Six Principles
The six principles for a better suburban yard were created by drawing out explicit and implicit best-practice guidelines from the Canadian Mortgage and Housing Corporation’s Landscape Guide for Canadian Homes and by analyzing ecologically and socially successful landscape designs and reverse engineering them to determine which priorities drive the designs. These priorities were then arranged into six categories.

Each category became a principle and was given a memorable title that alluded to the original best-practice guidelines. These six principles for a better suburban yard inform good landscape design and decision making.

Refer to Figure 5.8 for an example of how one of the principles was applied to the case study site

Suburban Yard Scorecard
The purpose of the scorecard is two-fold. First, the scorecard can be used by homeowners or designers to evaluate the existing condition of a suburban yard, seeing where the yard is manifesting best-practice guidelines as well as the site’s best-practice deficiencies.

Second, the scorecard can be used by those designing suburban yards to minimize the ecological and financial impacts and maximize the ecological and social functions of the site.

Refer to Table 4.1 in the images section for a portion of the scorecard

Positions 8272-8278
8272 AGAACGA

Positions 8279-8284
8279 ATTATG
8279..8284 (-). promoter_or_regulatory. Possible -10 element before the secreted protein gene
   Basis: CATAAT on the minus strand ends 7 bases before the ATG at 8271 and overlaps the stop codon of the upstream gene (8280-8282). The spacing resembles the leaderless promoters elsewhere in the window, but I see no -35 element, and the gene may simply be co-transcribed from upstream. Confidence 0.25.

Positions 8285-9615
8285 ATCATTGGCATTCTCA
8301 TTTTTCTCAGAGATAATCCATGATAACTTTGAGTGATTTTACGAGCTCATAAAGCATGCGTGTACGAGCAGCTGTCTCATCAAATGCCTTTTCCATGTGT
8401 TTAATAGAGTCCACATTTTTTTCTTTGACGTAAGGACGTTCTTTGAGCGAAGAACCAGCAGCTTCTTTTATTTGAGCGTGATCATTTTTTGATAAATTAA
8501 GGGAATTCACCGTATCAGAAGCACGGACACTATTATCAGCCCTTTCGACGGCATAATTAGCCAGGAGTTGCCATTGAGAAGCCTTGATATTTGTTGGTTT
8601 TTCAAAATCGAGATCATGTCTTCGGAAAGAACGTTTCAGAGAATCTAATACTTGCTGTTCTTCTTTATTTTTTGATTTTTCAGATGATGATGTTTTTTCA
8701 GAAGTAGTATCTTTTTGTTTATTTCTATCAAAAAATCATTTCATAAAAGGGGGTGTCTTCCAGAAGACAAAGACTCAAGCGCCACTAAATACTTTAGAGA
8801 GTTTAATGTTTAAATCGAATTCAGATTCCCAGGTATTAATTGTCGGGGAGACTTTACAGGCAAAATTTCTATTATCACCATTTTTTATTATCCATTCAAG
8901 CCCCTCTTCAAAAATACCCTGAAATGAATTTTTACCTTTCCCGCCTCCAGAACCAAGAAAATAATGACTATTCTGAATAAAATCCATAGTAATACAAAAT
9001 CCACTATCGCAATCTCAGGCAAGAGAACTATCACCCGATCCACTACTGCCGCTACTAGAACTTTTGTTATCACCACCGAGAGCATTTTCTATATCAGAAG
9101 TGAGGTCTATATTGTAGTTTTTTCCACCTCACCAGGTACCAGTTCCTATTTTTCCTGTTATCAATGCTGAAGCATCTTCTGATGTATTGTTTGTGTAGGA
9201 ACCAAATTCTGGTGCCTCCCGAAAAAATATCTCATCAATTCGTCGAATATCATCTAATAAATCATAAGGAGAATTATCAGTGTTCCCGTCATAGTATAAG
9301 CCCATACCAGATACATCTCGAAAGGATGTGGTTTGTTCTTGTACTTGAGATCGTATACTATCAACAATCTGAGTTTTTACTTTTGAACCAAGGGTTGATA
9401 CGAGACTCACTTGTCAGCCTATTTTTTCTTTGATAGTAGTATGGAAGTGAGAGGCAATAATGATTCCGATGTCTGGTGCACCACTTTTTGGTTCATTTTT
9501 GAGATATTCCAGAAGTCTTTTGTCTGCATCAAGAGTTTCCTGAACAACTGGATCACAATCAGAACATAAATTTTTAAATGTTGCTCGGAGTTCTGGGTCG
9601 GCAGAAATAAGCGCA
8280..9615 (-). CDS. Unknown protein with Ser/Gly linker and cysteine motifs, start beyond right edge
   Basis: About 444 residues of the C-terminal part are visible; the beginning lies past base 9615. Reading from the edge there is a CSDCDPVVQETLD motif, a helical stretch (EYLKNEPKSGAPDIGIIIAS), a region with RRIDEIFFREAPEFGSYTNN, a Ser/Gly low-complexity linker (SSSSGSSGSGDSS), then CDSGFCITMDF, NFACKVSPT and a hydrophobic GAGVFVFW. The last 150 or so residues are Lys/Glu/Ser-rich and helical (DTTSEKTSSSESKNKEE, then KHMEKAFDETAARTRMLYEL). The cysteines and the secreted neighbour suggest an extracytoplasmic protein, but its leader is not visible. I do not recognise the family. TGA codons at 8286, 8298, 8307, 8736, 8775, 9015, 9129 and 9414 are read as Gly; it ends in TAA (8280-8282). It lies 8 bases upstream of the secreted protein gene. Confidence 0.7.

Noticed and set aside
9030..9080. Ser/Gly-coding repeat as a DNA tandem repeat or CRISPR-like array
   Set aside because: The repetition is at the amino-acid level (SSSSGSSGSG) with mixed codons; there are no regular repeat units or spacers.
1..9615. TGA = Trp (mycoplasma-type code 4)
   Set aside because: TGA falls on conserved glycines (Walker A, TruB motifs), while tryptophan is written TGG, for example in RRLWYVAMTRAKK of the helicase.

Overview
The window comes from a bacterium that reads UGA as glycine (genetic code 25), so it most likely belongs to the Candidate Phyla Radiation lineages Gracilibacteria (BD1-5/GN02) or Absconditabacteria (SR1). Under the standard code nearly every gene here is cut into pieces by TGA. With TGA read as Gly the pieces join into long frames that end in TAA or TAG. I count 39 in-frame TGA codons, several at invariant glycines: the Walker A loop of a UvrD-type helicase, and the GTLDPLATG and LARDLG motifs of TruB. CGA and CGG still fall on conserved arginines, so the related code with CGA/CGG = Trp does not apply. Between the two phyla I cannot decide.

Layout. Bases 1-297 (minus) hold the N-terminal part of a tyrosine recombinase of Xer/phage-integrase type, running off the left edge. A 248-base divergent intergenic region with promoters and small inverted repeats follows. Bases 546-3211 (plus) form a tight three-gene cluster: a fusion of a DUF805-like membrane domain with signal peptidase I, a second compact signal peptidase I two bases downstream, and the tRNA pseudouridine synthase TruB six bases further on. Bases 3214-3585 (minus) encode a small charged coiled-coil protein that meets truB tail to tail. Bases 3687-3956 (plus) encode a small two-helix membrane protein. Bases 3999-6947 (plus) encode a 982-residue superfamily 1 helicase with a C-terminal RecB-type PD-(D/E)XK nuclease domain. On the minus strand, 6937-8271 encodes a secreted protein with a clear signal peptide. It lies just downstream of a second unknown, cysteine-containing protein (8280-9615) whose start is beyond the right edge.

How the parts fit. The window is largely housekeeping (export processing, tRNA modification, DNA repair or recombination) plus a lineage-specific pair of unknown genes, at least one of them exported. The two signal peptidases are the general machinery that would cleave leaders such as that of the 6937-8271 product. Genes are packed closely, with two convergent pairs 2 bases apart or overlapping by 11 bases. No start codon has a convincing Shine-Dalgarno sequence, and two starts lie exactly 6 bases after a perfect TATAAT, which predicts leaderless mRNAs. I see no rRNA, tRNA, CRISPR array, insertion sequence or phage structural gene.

Results of Research
A conventional (existing) design was compared to a proposed design based on the six principles for better suburban yards and the suburban yard scorecard.

In the proposed design, installation cost and annual inputs of money, time, water, gasoline, fertilizer and pesticides were reduced significantly. Areas of lawn and impermeable surfaces were reduced and areas suitable for habitat, food production and natural stormwater infiltration were increased.

For more details of research results, refer to performance comparison tables 5.1 through 5.4 in images section

Conclusions Concerning the Significance of the Results
Comparing the conventional design to a best-practice design reveals evidence that supports a correlation between the scorecard score and the installation cost and annual inputs. As the scorecard score approaches 54/54, there is a significant reduction in installation cost, and annual inputs of time, money, water, fuel and chemicals.

Individuals make choices about their yards. The ecologically-inspired manner of decision making explored in Living Lightly, when multiplied across thousands of suburban yards, will result in a significant reduction to the strain that the suburbs have on our human-designed infrastructures and our natural resources.

Comparisons with Past Research
An important consideration for the value of this body of research is locating it amongst existing documents that are also attempting to guide green design.

Landscape Guide for Canadian Homes (2004) Canadian Mortgage and Housing Corporation
Many of the “Living Lightly” guidelines and scorecard questions are based on the guidelines of this CMHC document. Calculations for annual maintenance inputs of conventional vs. proposed designs are based on another CMHC document entitled, “Definitely in My Backyard: Making the Best Choices for You and The Environment” (2000).

Site Design Manual for B.C. Communities (2003) Patrick Condon, Joanne Proft, Jacqueline Teed